Home / The Great Book Adventure: Peter Pan – Part Two

The Great Book Adventure: Peter Pan – Part Two

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"Hook or me this time."

With Part One having prepared us for the dark side of Neverland, Peter's oath ends chapter 13 and sets up the controlling dichotomy for the last third of the book. It's more than just the two characters, though, more than just Hook vs. Pan. It's a too serious adulthood against a too forgetful childhood. They are extremes, to be sure, and in the middle is Wendy and all the rest of us.

For most of the book, James Hook is the perfect villain, the best pirate. He's erudite, articulate (even when he swears) and lethal. There are some brilliant fights with the lost boys and when he finally captures them, he breaks the Neverland rules to do so. His charmingly sinister nature sets the mold for characters like Jack Sparrow. This brilliance can't last, however, since he is an adult in a child's world.

After capturing Wendy and the lost boys, and nearly poisoning Peter in the process, Hook becomes obsessed with his lack of "good form." We find out "he had been at a famous public school; and its traditions still clung to him like garments." Even as Peter launches the rescue and final battle, Hook's past torments him. He can't let it go, especially when he realizes Peter has better form than he does. In the end, he stops fighting for his life and waits for Peter to commit a small infraction. When this happens (a kick where there should have been a stab), he triumphantly leaps into the waiting jaws of the crocodile.

Peter, for his part, seems to have no clue about Hook's obsession. Indeed, Peter is relatively clueless for the entire story. If it doesn't have to do with the adventure of the moment, it's meaningless to him. The past and the future are non-existent to the Pan; all that matters is what he is doing now. Nowhere is this made most apparent than towards the end when Wendy tries to reminisce with Peter about the battle with Hook. Peter looks at her with interest and asks "Who is Captain Hook?" The great nemesis is gone, from the Neverland and from Peter's mind. He even forgets Tinker Bell after she dies of fairy-old age. Whereas Hook was undone by the past he couldn't forget, Peter forgets everything and so is bound by nothing. Perhaps that's why people love Peter Pan so much. It's not because we all want to be young again, necessarily, it's that we want to escape the responsibilities which bind us and hold us down. Guilt comes of thinking beyond ourselves, beyond the now, two things which Peter Pan simply cannot do.

In between the two is Wendy and, by extension, the rest of us. She eventually returns home with John, Michael and the other lost boys. They all grow up and become much the same as their parents before them. What they don't do, however, is forget. They lose the ability to fly, and so cannot get back to the Neverland, but they do not forget that it's there. In fact, when Peter comes back after years of being away and wants Wendy to come with him again, she lets him take her daughter Jane instead. When Jane grows up, her own daughter goes with Peter in time "and thus it will go on, so long as children are gay and innocent and heartless."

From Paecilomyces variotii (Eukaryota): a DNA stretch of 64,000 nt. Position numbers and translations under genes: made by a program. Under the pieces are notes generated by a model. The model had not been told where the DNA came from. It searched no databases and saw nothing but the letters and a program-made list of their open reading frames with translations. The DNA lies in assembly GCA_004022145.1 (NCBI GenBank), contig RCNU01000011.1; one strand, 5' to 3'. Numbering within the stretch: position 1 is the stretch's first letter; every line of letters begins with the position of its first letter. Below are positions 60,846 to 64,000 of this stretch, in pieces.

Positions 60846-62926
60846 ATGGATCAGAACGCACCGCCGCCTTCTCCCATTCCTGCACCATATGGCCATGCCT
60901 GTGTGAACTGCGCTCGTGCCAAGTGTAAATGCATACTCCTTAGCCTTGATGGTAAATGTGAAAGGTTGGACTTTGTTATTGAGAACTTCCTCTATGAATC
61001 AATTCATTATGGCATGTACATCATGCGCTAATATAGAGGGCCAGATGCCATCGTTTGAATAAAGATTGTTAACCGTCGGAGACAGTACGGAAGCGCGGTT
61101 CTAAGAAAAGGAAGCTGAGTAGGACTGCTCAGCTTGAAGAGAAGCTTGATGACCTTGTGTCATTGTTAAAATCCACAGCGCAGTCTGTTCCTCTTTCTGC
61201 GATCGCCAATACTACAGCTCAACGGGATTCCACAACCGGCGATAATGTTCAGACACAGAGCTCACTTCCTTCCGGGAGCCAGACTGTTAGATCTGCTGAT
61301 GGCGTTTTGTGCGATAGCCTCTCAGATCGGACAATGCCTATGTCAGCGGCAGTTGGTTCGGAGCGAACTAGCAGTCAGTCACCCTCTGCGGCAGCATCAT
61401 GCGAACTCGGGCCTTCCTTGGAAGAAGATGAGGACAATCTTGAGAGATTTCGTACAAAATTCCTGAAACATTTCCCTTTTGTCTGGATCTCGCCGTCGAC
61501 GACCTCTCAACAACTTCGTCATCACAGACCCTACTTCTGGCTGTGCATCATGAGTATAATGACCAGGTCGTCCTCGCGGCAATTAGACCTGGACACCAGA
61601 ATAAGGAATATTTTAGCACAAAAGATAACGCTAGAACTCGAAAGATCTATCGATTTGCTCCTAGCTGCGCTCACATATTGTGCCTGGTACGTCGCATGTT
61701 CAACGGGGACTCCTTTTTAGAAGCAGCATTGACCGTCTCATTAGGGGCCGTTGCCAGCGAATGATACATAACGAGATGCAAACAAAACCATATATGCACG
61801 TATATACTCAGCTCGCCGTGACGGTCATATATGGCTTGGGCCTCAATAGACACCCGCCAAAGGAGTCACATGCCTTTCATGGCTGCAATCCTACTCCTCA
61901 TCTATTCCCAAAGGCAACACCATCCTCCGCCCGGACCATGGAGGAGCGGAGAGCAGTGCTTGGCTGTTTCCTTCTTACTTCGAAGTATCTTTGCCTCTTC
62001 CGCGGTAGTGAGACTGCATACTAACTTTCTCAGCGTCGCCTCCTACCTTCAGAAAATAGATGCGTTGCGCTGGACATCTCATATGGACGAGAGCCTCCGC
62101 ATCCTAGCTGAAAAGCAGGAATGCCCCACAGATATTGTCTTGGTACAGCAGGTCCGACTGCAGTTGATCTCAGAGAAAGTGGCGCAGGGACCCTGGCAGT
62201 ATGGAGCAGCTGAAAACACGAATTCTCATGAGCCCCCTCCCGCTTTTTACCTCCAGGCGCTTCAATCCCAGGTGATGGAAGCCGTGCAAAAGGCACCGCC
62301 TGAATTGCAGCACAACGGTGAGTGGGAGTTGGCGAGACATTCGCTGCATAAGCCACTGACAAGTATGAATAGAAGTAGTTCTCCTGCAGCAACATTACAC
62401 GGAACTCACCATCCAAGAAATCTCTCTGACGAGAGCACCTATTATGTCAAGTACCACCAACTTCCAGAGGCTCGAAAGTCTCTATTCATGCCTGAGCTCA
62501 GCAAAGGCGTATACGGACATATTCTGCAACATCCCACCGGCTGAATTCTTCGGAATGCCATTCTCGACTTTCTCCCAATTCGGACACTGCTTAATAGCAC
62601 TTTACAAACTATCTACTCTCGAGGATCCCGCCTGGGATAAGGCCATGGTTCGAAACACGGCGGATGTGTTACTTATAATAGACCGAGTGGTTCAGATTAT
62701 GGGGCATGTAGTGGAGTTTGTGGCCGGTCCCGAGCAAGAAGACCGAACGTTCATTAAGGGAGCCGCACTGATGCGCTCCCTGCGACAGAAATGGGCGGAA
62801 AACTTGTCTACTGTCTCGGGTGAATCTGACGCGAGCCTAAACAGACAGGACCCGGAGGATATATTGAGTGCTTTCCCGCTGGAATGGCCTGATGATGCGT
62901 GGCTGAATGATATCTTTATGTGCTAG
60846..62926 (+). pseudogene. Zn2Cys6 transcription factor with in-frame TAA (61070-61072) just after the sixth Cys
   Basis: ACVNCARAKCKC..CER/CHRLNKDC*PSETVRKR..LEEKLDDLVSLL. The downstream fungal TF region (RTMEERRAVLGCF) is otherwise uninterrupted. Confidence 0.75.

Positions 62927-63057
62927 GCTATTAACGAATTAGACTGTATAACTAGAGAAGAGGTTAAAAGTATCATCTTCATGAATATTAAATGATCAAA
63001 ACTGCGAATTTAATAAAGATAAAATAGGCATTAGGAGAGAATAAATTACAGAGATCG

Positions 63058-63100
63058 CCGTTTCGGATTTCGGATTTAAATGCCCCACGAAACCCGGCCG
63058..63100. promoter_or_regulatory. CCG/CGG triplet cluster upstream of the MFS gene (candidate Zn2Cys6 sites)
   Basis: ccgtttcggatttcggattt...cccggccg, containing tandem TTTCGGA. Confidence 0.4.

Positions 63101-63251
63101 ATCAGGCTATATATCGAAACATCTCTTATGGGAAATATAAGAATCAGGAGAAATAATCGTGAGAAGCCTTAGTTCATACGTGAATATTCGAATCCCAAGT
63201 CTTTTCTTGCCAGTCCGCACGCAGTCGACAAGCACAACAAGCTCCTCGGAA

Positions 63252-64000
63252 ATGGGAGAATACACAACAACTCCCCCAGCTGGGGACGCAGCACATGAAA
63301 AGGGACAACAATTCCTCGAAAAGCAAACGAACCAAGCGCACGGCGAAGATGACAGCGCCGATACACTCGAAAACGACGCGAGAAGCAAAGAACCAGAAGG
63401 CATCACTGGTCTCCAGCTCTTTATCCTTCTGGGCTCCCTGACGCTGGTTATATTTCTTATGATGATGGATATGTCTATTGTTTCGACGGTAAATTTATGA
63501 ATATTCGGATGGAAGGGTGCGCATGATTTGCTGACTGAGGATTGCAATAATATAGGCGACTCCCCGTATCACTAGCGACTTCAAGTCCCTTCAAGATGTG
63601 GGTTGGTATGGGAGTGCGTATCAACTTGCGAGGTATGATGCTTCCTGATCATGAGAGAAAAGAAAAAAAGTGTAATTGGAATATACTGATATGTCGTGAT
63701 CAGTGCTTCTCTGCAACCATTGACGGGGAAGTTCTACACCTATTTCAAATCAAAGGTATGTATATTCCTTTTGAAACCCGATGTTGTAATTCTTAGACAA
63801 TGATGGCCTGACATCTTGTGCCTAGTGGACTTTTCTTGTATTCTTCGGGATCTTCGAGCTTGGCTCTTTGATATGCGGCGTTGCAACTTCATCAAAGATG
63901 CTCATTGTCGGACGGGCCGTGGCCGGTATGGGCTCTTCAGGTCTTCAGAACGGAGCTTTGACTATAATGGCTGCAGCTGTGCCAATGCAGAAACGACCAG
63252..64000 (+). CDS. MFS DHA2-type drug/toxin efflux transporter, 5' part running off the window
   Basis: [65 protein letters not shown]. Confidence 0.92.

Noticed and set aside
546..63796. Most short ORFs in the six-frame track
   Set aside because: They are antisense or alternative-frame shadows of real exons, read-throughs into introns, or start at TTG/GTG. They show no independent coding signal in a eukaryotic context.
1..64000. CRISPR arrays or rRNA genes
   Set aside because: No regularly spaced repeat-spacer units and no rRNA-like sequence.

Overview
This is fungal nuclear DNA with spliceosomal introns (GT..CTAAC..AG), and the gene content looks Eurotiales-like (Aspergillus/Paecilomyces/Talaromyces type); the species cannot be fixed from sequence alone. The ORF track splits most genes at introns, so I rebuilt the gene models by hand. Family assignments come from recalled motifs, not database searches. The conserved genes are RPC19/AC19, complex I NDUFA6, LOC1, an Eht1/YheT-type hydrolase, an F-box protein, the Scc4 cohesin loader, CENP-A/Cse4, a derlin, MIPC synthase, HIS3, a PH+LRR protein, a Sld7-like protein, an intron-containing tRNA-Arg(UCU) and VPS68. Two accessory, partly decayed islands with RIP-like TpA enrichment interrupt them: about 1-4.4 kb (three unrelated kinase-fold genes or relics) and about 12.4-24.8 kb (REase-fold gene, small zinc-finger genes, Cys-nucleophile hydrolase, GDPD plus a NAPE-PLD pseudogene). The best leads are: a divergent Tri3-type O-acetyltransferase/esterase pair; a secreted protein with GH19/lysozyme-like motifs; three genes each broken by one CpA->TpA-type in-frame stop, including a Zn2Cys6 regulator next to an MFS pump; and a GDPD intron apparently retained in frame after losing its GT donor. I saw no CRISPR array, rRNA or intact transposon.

That's how the book ends and there's something cautionary in it, I think. We cannot live in this world and try to be either a Hook or a Pan. They are characters of the extreme, and don't last long outside the Neverland. We can neither take ourselves too seriously, nor completely ignore the ties of family and home. Instead, Barrie seems to want us to follow in Wendy's footsteps, down the middle. When we are young and still know how to fly, we can have adventures of our own with Peter. In time, we grow up and forget the way to Neverland, and that's okay. It's the nature of life. What we must never, ever do, though, is bar the window and pretend that the Neverland doesn't exist. When we have children of our own, we have to let them go the same way and find their own adventures. If we keep them too busy, too wrapped up in "activities," they'll lose the ability to fly before they've even tried, and the Neverland will become a much lonelier place. It's all about imagination and creativity, after all, two things our world can not afford to lose.

*** Author's Note:  What I have been referring to as "Peter Pan" is more properly called "Peter and Wendy."  I made the title change out of familiarity and habit.

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About Chris Bancells